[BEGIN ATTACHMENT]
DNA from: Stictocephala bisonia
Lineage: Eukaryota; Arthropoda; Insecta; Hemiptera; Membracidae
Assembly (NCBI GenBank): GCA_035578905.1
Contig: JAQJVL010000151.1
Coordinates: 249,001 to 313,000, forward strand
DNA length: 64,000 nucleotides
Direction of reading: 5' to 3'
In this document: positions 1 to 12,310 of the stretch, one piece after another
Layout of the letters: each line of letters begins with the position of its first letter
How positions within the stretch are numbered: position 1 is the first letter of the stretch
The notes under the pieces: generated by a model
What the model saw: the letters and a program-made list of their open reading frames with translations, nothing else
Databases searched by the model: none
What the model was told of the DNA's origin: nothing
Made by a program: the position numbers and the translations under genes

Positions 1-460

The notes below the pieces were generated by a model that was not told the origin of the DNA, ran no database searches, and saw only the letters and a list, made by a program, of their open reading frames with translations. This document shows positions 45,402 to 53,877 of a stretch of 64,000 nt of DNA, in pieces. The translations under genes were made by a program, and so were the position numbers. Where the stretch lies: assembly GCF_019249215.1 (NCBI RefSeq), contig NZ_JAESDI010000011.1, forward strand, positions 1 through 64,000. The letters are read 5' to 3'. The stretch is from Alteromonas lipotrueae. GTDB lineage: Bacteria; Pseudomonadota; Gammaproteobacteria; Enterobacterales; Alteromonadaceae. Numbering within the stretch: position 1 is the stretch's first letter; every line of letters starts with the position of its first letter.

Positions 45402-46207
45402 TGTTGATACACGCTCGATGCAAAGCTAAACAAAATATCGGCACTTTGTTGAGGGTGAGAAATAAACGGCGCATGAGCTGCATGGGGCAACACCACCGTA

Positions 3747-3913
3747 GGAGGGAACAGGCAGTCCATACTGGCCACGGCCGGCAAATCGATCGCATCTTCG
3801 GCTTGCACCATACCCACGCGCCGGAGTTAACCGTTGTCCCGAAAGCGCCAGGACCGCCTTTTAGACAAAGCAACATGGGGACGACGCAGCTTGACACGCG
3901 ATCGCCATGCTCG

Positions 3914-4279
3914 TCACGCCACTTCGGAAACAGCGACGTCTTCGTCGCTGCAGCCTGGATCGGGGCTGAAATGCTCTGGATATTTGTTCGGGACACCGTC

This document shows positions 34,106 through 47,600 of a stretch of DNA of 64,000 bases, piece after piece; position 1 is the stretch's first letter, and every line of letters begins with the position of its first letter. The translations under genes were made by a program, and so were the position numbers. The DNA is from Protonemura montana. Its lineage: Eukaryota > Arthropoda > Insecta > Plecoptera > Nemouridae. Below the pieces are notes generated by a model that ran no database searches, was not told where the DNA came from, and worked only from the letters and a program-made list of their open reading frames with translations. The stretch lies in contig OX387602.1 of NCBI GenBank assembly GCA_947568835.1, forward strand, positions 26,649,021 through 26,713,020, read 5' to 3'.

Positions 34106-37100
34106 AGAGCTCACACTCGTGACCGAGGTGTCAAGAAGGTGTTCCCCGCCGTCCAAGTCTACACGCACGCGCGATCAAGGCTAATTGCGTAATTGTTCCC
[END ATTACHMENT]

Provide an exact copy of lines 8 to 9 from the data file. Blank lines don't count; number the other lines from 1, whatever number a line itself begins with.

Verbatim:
In this document: positions 1 to 12,310 of the stretch, one piece after another
Layout of the letters: each line of letters begins with the position of its first letter